Instructional Leadership & Coaching - Challenge Map
Challenge Map

Professional Learning & Support

Instructional Leadership & Coaching

The Challenge

Teachers need support in their everyday work with students, but some principals and school-level leaders do not have the time, skills, or relevant experience to provide high-quality instructional support. In these cases, schools are challenged to identify effective instructional leaders and models of embedded support. Instructional coaching is a research-based solution that is growing in popularity because it provides a personalized, situated, and sustained way for teachers to learn and practice instructional strategies alongside expert educators. Yet, barriers such as budgeting, staffing, scheduling, and a lack of clear models/best practices make it challenging to effectively implement. Districts are also wondering if it is best to invest in scaling coaching, including by adopting technology for professional coaching, or to find other ways to address the challenge of instructional leadership.

In the Words of District Leaders

Probably the biggest challenges are making sure that we have the right quality of person doing the instructional coaching, and then working to find the time in the school day where that collaboration occurs.

“We really pushed our principals to become more instructional leaders. We wanted them to lead the building-level PLCs. We also wanted them to lead the professional development that was going on in their building. For a lot of them, this was scary stuff, because that’s not their level of expertise. They weren’t comfortable with it. Some had left the classroom years ago and had left teaching behind them, so this was really a shift in paradigm for them.”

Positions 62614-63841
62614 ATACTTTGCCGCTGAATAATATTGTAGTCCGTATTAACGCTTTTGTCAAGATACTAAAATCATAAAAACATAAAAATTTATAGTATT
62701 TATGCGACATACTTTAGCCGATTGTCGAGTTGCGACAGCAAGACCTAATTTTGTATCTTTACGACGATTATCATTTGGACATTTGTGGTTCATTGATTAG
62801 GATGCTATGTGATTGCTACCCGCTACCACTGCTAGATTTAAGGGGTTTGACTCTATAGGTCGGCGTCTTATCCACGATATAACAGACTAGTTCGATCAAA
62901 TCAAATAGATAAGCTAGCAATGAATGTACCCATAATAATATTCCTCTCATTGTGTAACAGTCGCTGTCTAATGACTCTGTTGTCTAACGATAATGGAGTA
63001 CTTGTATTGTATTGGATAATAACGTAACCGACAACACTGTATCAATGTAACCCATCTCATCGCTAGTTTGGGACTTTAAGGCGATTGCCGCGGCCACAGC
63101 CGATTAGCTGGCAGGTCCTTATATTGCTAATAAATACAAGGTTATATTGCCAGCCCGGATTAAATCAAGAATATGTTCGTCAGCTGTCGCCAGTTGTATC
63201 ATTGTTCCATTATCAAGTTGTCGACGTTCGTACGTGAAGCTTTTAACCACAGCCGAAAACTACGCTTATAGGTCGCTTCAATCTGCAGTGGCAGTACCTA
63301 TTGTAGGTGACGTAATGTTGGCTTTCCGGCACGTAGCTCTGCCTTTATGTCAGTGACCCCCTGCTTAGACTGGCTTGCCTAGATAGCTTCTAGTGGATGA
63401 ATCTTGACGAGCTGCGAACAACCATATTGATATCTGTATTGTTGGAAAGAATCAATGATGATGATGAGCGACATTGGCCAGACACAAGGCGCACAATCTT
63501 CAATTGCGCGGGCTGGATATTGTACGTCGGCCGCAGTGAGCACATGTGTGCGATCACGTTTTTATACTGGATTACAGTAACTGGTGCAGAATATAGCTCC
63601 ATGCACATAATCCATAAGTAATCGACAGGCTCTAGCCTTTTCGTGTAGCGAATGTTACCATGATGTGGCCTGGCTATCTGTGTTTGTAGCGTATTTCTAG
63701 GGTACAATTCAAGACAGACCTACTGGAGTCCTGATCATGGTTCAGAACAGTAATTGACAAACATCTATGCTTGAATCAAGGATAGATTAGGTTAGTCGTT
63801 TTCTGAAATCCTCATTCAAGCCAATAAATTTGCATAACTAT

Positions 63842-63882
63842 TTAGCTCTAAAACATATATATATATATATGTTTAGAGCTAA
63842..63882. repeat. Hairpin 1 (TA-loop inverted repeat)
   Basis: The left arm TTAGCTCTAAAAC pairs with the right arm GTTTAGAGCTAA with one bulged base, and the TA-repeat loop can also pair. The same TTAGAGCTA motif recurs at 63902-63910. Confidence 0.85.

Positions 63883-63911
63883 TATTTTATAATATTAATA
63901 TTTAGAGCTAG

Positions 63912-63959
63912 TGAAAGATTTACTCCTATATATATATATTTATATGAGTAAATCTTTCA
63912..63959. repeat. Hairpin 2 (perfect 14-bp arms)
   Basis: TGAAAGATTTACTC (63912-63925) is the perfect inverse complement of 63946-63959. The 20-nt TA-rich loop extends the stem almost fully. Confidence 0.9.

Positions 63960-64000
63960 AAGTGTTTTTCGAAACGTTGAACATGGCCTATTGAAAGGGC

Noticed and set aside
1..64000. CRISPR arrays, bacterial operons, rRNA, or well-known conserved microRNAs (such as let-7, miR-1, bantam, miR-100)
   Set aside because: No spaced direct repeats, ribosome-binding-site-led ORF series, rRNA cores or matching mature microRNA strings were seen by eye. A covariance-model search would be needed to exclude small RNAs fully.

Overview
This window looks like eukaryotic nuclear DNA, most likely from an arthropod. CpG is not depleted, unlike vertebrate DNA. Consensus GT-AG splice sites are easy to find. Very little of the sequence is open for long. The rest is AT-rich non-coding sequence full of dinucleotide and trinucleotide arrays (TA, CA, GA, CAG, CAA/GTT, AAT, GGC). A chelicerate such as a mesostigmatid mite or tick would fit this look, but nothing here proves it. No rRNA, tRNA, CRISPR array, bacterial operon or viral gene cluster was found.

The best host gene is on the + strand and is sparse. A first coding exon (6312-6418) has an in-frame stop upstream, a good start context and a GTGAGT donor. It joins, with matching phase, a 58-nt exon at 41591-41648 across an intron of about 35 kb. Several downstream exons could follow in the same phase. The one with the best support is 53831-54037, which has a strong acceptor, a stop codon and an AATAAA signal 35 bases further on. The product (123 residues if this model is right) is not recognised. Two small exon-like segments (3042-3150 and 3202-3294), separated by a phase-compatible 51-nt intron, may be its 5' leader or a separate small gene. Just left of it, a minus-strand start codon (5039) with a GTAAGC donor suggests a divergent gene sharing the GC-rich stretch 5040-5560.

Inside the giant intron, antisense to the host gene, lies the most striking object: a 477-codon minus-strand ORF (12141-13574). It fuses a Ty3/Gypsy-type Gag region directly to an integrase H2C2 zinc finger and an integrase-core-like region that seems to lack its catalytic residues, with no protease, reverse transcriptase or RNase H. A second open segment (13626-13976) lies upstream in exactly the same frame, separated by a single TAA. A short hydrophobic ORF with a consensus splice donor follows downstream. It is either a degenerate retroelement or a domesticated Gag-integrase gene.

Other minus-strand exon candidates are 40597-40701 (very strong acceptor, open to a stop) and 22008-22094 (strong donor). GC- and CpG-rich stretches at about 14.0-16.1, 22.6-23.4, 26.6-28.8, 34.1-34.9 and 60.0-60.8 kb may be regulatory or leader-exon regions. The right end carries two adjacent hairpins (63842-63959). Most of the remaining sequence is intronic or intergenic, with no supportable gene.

Ideas from the Field

  • Districts are using a variety of approaches based on local school culture and needs to support teachers. In some cases this is embedded coaching, and in some cases this is a “coaching blitz”, in which as many as six coaches are deployed to one school that is particularly struggling.
  • Another common theme among districts is continuing to push the principal as the instructional leader for the school, and ensuring that the principal has training and skills to set a tone for effective instruction in each school.

Resources

Check out the following research-based resources for more information about instructional leadership:

Instruction & Teacher Learning topic page – From Digital Promise, an introduction and key findings from the research on instruction and teacher learning, including links to additional resources.

Technology Coaching Micro-Credentials – From Digital Promise, this stack of Micro-Credentials  provides educators with competency-based recognition for the technology coaching skills.

Dynamic Learning Project – Digital Promise launched the Dynamic Learning Project with the goal to increase educational equity and powerful use of technology through instructional coaching.

Moving from Compliance to Agency What Teachers Need to Make Professional Learning Work – From Learning Forward, this report posits that to transform professional learning to better support educators, education leaders will need to pay greater attention to the importance of teacher agency.

The Teacher’s Quest for Progress – From the Christensen Institute, this report describes how school leaders can motivate instructional innovation.

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